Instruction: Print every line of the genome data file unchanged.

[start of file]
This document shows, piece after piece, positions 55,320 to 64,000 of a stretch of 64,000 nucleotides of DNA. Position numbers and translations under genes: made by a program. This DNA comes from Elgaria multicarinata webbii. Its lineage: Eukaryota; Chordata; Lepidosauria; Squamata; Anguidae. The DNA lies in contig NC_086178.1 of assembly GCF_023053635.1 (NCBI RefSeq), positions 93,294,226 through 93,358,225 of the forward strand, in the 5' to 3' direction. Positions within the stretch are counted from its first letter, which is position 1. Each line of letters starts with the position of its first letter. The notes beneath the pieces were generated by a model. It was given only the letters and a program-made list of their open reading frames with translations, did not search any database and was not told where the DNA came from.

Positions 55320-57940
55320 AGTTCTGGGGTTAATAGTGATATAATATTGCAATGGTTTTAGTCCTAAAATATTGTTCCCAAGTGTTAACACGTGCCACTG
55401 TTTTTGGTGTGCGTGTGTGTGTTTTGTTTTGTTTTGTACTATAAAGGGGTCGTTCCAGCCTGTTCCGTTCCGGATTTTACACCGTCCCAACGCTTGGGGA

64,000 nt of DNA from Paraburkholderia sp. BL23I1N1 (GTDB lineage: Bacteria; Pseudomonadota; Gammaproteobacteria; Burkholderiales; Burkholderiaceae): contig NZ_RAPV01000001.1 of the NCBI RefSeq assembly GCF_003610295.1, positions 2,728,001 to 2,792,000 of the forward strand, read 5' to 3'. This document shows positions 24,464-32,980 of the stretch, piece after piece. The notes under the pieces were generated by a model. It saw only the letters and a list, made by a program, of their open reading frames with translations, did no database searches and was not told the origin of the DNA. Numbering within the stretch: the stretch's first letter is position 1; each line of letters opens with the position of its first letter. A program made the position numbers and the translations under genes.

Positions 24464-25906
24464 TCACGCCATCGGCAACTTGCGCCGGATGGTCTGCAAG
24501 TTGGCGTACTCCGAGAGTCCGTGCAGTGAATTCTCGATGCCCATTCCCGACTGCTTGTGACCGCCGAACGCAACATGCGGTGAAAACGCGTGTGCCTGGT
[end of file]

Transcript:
This document shows, piece after piece, positions 55,320 to 64,000 of a stretch of 64,000 nucleotides of DNA. Position numbers and translations under genes: made by a program. This DNA comes from Elgaria multicarinata webbii. Its lineage: Eukaryota; Chordata; Lepidosauria; Squamata; Anguidae. The DNA lies in contig NC_086178.1 of assembly GCF_023053635.1 (NCBI RefSeq), positions 93,294,226 through 93,358,225 of the forward strand, in the 5' to 3' direction. Positions within the stretch are counted from its first letter, which is position 1. Each line of letters starts with the position of its first letter. The notes beneath the pieces were generated by a model. It was given only the letters and a program-made list of their open reading frames with translations, did not search any database and was not told where the DNA came from.

Positions 55320-57940
55320 AGTTCTGGGGTTAATAGTGATATAATATTGCAATGGTTTTAGTCCTAAAATATTGTTCCCAAGTGTTAACACGTGCCACTG
55401 TTTTTGGTGTGCGTGTGTGTGTTTTGTTTTGTTTTGTACTATAAAGGGGTCGTTCCAGCCTGTTCCGTTCCGGATTTTACACCGTCCCAACGCTTGGGGA

64,000 nt of DNA from Paraburkholderia sp. BL23I1N1 (GTDB lineage: Bacteria; Pseudomonadota; Gammaproteobacteria; Burkholderiales; Burkholderiaceae): contig NZ_RAPV01000001.1 of the NCBI RefSeq assembly GCF_003610295.1, positions 2,728,001 to 2,792,000 of the forward strand, read 5' to 3'. This document shows positions 24,464-32,980 of the stretch, piece after piece. The notes under the pieces were generated by a model. It saw only the letters and a list, made by a program, of their open reading frames with translations, did no database searches and was not told the origin of the DNA. Numbering within the stretch: the stretch's first letter is position 1; each line of letters opens with the position of its first letter. A program made the position numbers and the translations under genes.

Positions 24464-25906
24464 TCACGCCATCGGCAACTTGCGCCGGATGGTCTGCAAG
24501 TTGGCGTACTCCGAGAGTCCGTGCAGTGAATTCTCGATGCCCATTCCCGACTGCTTGTGACCGCCGAACGCAACATGCGGTGAAAACGCGTGTGCCTGGT